• PEN International commemorates murdered journalists on the Day of the Dead

    News and Commentary

    San Miguel PEN Day of the Dead Altar

    The Day of the Dead (Día de Muertos) is an annual celebration that began in pre-Columbian central Mexico, but has spread to the rest of Latin American and areas of the US and Canada where there are concentrations of Mexican emigrants. The celebrations are often family get-togethers at cemeteries, where departed family members and friends are honored with “altars” decorated with pictures of the deceased, as well as offerings, such as sugar skulls and glasses of tequila.

    This year, PEN International, and organization in support of freedom of expression that has been around since 1921, decided to make the Day of the Dead an occasion to remember journalists who have been murdered throughout Latin America. They organized events in Mexico, Guatemala, Honduras, Nicaragua, Puerto Rico, Paraguay, Chile, and Argentina.

    Here are accounts of five of them:

    San Miguel PEN Day of the Dead Altar

    San Miguel de Allende, Mexico: A large altar was constructed in the Jardin by Lauren Leonardi, Ernesto Espinoza Lopez, and José Juárez Montiel. It featured pictures of all 15 Mexican journalists that have been murdered this year. Included in this were two journalists previously documented on Daily Kos, newspaper correspondent Miroslava Breach Velducea and author Javier Valdez Cárdenas. Both of them worked for the Mexico City newspaper La Jornada. Judith Hill, President of the San Miguel Center, composed a poem for the occasion, which appears below. Slide show Continue Reading »

  • Aline Davidoff 1957-2017

    News and Commentary

    The legacy that Aline left this organization is profound and invaluable. Thank you, Aline, for the generosity and dedication you used to lead this fight for one of the most important freedoms for human beings, freedom of expression. You fought for our rights every minute of your life.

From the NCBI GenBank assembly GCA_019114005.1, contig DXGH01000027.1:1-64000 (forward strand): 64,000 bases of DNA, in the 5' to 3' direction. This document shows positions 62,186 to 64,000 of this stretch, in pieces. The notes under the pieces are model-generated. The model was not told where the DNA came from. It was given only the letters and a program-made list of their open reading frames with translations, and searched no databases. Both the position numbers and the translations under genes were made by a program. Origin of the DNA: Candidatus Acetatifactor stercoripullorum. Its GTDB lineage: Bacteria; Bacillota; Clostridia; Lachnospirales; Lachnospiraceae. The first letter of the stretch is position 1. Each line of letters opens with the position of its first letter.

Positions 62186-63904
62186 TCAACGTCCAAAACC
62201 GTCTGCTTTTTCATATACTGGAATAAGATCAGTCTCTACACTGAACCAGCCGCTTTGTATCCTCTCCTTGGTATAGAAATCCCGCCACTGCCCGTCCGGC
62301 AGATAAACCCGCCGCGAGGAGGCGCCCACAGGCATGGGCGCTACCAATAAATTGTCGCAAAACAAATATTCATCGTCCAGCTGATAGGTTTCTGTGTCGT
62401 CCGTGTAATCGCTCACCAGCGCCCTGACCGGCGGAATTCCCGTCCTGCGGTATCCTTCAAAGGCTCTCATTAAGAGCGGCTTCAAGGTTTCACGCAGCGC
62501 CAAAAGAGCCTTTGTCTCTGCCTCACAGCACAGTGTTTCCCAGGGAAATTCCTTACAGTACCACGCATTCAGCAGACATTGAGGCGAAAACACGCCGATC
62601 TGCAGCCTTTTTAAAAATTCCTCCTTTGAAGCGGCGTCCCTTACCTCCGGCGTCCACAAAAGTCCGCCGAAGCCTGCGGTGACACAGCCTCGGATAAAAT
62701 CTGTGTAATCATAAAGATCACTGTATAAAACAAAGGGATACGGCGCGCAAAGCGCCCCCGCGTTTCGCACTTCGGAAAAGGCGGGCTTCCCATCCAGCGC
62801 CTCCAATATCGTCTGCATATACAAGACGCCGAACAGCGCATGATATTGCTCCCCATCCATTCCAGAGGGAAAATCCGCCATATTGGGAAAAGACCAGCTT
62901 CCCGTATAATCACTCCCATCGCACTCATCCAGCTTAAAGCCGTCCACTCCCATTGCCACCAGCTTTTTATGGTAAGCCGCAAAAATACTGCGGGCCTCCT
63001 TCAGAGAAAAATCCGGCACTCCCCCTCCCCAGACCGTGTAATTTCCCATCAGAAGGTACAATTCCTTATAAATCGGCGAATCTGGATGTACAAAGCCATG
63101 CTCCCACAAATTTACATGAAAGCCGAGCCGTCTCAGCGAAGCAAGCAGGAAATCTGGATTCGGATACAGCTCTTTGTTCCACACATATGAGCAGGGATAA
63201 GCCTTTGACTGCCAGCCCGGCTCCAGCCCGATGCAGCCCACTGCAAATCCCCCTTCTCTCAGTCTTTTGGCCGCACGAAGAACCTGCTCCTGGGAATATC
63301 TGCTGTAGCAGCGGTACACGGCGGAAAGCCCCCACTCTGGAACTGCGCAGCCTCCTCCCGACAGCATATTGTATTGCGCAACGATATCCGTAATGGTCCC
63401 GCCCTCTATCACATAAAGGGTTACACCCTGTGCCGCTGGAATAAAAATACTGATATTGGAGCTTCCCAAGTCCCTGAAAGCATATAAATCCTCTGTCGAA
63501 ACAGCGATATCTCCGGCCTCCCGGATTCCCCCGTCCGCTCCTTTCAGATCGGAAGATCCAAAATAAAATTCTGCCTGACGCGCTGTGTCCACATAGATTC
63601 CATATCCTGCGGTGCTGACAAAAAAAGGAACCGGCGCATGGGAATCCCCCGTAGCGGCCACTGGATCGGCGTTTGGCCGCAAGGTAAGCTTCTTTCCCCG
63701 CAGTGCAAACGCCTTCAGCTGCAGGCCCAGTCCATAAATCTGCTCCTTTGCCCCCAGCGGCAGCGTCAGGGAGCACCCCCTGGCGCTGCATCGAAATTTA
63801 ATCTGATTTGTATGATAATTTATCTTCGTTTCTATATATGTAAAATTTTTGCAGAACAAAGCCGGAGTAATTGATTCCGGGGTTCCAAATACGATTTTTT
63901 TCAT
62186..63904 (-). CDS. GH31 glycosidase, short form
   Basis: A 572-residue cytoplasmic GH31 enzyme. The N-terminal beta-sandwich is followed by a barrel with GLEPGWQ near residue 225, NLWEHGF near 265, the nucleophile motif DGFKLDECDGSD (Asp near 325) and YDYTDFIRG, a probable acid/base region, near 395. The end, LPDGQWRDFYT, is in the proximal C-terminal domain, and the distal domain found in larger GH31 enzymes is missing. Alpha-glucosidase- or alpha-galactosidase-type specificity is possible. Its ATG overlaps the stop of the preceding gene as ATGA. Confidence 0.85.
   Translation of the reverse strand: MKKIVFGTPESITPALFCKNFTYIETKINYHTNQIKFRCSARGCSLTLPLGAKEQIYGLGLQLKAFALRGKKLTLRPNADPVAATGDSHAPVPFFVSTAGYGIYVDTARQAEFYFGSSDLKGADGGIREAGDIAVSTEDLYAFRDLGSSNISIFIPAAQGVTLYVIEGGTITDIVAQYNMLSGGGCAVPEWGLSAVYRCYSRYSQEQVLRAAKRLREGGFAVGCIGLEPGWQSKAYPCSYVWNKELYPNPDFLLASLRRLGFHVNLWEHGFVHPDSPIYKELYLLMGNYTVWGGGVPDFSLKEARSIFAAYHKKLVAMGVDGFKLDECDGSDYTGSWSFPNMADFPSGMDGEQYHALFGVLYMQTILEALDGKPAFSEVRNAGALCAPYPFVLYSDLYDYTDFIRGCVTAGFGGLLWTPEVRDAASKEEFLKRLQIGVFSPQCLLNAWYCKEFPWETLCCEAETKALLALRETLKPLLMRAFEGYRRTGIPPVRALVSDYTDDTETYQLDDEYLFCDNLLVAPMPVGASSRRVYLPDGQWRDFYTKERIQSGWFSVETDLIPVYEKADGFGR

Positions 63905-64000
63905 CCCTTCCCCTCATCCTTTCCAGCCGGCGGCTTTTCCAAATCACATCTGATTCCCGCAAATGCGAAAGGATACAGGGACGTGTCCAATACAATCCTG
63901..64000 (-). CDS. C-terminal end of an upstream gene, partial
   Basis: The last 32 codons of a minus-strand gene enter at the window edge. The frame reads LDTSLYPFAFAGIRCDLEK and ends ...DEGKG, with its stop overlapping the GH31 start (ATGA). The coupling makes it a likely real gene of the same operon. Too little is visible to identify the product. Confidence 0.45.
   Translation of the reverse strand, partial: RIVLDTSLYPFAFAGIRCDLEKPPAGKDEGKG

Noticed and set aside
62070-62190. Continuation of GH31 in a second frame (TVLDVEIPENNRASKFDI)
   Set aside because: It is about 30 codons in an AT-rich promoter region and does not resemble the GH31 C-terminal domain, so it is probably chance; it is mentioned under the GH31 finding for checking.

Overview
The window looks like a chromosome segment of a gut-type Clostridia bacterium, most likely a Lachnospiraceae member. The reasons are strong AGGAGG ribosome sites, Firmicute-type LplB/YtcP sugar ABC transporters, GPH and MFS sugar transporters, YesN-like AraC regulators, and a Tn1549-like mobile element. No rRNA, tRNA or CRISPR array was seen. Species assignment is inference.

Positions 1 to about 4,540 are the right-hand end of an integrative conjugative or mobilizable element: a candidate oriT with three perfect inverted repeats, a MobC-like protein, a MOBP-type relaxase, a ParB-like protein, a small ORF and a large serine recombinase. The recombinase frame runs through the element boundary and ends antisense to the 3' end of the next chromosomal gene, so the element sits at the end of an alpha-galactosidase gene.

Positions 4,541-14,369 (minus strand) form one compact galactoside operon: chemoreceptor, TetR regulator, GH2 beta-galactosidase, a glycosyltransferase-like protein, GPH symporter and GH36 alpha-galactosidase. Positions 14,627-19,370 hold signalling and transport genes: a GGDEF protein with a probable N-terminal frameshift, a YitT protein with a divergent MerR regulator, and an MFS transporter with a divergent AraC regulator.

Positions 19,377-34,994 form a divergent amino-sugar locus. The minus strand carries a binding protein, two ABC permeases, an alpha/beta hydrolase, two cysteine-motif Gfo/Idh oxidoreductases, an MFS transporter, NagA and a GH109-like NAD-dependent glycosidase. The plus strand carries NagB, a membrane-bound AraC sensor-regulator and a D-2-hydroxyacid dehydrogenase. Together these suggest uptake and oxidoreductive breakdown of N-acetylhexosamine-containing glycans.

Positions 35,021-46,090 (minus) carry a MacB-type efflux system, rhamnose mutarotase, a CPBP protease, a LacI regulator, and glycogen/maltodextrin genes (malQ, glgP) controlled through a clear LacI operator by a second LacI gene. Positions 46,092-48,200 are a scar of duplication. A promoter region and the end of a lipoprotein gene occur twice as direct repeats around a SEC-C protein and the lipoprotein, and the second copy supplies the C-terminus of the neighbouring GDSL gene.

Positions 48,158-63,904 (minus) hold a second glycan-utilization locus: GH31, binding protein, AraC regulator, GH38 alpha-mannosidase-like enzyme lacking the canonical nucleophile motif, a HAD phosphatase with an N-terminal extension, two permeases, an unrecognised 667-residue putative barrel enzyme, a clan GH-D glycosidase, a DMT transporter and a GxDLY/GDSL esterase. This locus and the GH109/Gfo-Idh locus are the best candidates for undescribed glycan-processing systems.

Aline Davidoff (1957-2017) was President of PEN Mexico from 2013 to 2015. She studied literature in the New School in New York. Among her books are the novel El sueño correcto, and a book of short stories, Sólo un cerro. Her poems and prose have appeared in various anthologies like Memoria poética de la Alhambra. Aline also worked for theater and movies.

    We offer our condolences to her friends and family; we hope they will all find solace soon. We offer as well our thanks, our love and our very good memories.
    Continue Reading »

  • Condolences for the journalists killed in March 2017

    News and Commentary

    The following letter from San Miguel PEN was published in Atención on April 21, 2017:

    PEN San Miguel expresa su más sincero pésame a las familias y colegas de los tres periodistas asesinados en el mes de marzo de 2017 por su reportaje sobre eventos políticos y criminales en México y su profundo sentir por el subsecuente cierre del periódico Norte (Ciudad Juárez), un golpe a la libertad de expresión.

    San Miguel PEN expresses its most sincere condolences to the families and colleagues of the three journalists assassinated in the month of March 2017 for their reporting on politics and crime in Mexico and its profound regret for the subsequent closure of Norte newspaper, a blow to freedom of expression.

    • Cecilio Pineda Brito, La Voz de Tierra Caliente, Guerrero: 2 marzo/March 2
    • Ricardo Monlui Cabrera, El Político, Veracruz: 19 marzo/March 19
    • Miroslava Breach Velducea, La Jornada y/and Norte (Ciudad Juárez, Chihuahua): 23 marzo/March 23

    Jane Onstott
    PEN recording secretary

  • A crime against freedom: Miroslava Breach, woman and journalist

    News and Commentary

    Miroslava Breach Velducea

    A translation of an article by Olga Alicia Aragón that was published in La Jornada on March 25, 2017

    Miroslava Breach Velducea was murdered in cold blood; eight shots fired at her by a professional murderer, in a calculated act of extreme violence. His action deeply wounded the best journalism of Chihuahua and showed the seriousness of the breakdown of a state that bleeds from the impunity with which the corrupt and the criminal have acted for years.

    It is not the death of one journalist. It is the death of our society, which has gradually gotten used to the killing of its best people, silencing them in many different ways. As the writer Carlos Lazcano put it, expressing his heartfelt condolences “for you, for me, for the Miroslava family, for all who love justice and truth, for all that we want in this country.”

    There were many bullets, clearly intended to send a written message in blood and fire.

    Eight shots, too, to mow down a woman who wielded critical journalism with great neatness, armed only with her intelligence, her professional ethics, and the power of words.

    Miroslava Breach, correspondent for La Jornada and a contributor to the newspaper El Norte de Juarez, was gunned down at 7:06 AM on Thursday, March 23, in her van when she left her home to go to school with her son Carlitos, 14, and get an early start on her journalistic work, as always. Continue Reading »

  • 61st session of the United Nations Commission on the Status of Women: Pushback Year